As the U.S. Senate considers a sweeping revision of American income tax laws, Sen. Dan Sullivan is gathering the thoughts of Alaskans.
On Monday, he began a “milk run” tour of Southeast Alaska, starting in Juneau and continuing on to the other destinations of Alaska Airlines’ regular route. He will spend Tuesday in Juneau, head to Sitka, and conclude his swing in Ketchikan before returning to Washington, D.C.
After stopping at Wildflower Court and meeting Filipino community leaders, he held a small roundtable discussion with the Juneau Chamber of Commerce.
“It’s just enormously helpful” to hear from different groups, Sullivan said.
Sullivan is generally in favor of what he calls the tax reform “framework” created with the input of Republican leaders in the White House, U.S. Senate, and U.S. House.
What he’s interested in hearing is whether Alaskans have concerns with specific items in that framework.
Angela Rodell, director of the Alaska Permanent Fund Corporation, offered one: She’s concerned that other countries might retaliate against the U.S. if provisions in the bill affect their national interests.
According to reporting by the Associated Press, the tax framework as it exists today would boost the national debt by some $1.5 trillion over the next decade.
Sullivan said he’s concerned by that, but he’s interested in other things as well.
“I worry about it a lot, but one of the most important things when you look at the debt and the deficit. From my perspective … the most important way to address it is to grow out of it,” he said.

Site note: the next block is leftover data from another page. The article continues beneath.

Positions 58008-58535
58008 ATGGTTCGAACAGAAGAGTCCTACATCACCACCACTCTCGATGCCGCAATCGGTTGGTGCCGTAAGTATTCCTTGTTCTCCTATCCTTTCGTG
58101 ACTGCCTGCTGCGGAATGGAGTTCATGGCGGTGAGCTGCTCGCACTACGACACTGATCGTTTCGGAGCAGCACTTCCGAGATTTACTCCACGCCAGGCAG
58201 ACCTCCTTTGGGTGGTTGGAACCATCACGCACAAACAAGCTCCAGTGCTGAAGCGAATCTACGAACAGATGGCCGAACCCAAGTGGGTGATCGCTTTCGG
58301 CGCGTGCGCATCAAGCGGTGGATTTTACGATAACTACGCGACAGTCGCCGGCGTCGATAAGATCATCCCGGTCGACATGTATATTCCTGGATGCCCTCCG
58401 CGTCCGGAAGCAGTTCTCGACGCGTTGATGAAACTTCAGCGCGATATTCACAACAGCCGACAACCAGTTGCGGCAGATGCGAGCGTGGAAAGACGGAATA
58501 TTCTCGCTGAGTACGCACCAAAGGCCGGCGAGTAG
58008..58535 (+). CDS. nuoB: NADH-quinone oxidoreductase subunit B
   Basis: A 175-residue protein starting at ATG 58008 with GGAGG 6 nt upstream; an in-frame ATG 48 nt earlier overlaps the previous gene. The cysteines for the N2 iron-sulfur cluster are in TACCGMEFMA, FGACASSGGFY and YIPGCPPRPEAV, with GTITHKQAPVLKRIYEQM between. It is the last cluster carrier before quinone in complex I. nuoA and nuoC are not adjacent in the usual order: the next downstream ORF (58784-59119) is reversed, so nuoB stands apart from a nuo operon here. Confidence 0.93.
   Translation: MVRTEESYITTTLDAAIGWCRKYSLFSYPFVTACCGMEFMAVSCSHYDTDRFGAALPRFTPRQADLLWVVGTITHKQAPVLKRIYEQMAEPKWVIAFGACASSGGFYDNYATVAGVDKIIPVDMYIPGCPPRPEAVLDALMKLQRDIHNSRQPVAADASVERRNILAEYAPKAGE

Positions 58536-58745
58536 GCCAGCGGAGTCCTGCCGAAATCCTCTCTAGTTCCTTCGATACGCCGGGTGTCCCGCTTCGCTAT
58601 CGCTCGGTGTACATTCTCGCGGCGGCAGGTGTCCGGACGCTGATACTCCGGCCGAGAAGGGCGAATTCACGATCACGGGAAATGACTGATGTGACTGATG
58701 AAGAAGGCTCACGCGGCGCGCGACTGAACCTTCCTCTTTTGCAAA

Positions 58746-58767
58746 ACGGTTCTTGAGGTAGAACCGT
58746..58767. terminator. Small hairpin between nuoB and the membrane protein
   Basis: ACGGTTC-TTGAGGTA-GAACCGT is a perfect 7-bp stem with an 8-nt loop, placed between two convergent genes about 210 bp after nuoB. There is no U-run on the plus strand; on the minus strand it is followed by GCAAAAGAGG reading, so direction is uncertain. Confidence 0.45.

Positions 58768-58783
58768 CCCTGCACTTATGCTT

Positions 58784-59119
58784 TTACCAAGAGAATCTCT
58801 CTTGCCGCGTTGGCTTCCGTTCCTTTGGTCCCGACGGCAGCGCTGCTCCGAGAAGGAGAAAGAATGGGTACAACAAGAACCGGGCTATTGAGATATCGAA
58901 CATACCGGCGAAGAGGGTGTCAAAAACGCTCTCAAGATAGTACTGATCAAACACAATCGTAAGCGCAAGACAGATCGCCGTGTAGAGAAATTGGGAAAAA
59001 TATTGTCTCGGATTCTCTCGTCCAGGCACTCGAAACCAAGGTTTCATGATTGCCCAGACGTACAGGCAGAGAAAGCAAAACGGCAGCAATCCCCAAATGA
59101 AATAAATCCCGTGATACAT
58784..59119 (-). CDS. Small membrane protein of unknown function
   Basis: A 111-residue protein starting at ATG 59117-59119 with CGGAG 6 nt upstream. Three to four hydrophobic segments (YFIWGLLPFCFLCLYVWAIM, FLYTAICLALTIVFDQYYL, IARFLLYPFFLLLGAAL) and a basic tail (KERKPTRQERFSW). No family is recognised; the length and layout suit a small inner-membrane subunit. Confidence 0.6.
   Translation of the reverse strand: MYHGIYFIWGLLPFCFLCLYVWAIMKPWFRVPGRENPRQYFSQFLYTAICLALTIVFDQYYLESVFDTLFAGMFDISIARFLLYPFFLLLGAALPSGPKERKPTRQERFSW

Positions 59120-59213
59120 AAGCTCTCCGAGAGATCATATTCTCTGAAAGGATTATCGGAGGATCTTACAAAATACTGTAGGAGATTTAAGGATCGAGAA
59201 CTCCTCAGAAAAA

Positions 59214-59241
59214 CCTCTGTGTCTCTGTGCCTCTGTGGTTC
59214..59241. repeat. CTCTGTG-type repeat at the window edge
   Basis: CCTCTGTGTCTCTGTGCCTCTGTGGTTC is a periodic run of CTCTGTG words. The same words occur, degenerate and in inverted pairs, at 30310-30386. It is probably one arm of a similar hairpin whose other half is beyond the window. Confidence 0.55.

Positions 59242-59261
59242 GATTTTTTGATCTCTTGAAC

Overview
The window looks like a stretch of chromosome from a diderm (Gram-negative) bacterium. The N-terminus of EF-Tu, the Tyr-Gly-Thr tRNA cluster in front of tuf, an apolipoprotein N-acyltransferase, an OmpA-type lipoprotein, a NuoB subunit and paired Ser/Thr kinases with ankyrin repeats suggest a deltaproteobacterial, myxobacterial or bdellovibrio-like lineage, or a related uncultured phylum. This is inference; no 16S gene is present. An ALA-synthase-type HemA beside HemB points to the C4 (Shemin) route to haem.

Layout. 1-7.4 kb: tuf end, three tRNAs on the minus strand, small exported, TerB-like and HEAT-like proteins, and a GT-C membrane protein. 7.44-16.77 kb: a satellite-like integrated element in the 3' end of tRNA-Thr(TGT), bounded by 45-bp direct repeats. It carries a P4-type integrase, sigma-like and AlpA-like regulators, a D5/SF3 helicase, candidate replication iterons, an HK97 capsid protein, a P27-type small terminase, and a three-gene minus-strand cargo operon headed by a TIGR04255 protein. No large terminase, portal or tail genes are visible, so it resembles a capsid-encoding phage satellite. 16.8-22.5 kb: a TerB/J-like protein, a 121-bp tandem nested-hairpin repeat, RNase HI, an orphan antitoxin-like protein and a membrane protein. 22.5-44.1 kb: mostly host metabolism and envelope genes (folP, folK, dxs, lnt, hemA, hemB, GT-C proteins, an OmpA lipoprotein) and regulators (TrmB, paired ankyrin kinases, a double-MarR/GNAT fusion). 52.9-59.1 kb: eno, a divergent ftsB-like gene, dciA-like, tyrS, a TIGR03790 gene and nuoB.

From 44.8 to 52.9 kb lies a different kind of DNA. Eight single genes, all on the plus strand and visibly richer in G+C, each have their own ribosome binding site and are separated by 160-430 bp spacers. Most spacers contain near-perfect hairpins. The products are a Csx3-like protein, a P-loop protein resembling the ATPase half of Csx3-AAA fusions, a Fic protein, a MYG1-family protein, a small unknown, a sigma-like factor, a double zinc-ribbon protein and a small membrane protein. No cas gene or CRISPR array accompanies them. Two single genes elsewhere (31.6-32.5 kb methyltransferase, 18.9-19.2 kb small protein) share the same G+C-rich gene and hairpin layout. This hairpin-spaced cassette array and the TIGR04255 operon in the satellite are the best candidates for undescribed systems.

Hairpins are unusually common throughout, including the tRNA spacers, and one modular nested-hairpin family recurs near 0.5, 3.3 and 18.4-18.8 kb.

Speaking to reporters after the Chamber roundtable, Sullivan called tax reform part of “a balance, with the broader objective of what can stimulate the economy.”
Sullivan is an economic optimist and believes that the national Gross Domestic Product — a measure of American economic output — can rise by 3 percent annually. Current projections are for growth in the range of 1-2 percent annually.
“To me, I think one of the most dangerous concepts in Washington that is starting to get cemented is the 1-1.5-2 percent GDP growth is the new normal, is America firing on all cylinders,” he said.
A growing economy is a solution to a lot of the nation’s social problems, he said.
Tax reform, together with reductions in regulations and improvements in infrastructure, are part of a package to boost the economy, he said.
Sullivan, echoing previous comments by Treasury Secretary Steve Mnuchin, said the goal is to have a tax reform measure passed by December.
“It’s not going to be easy,” Sullivan said. “In order to get serious reform, there are going to have to be some tough choices.”
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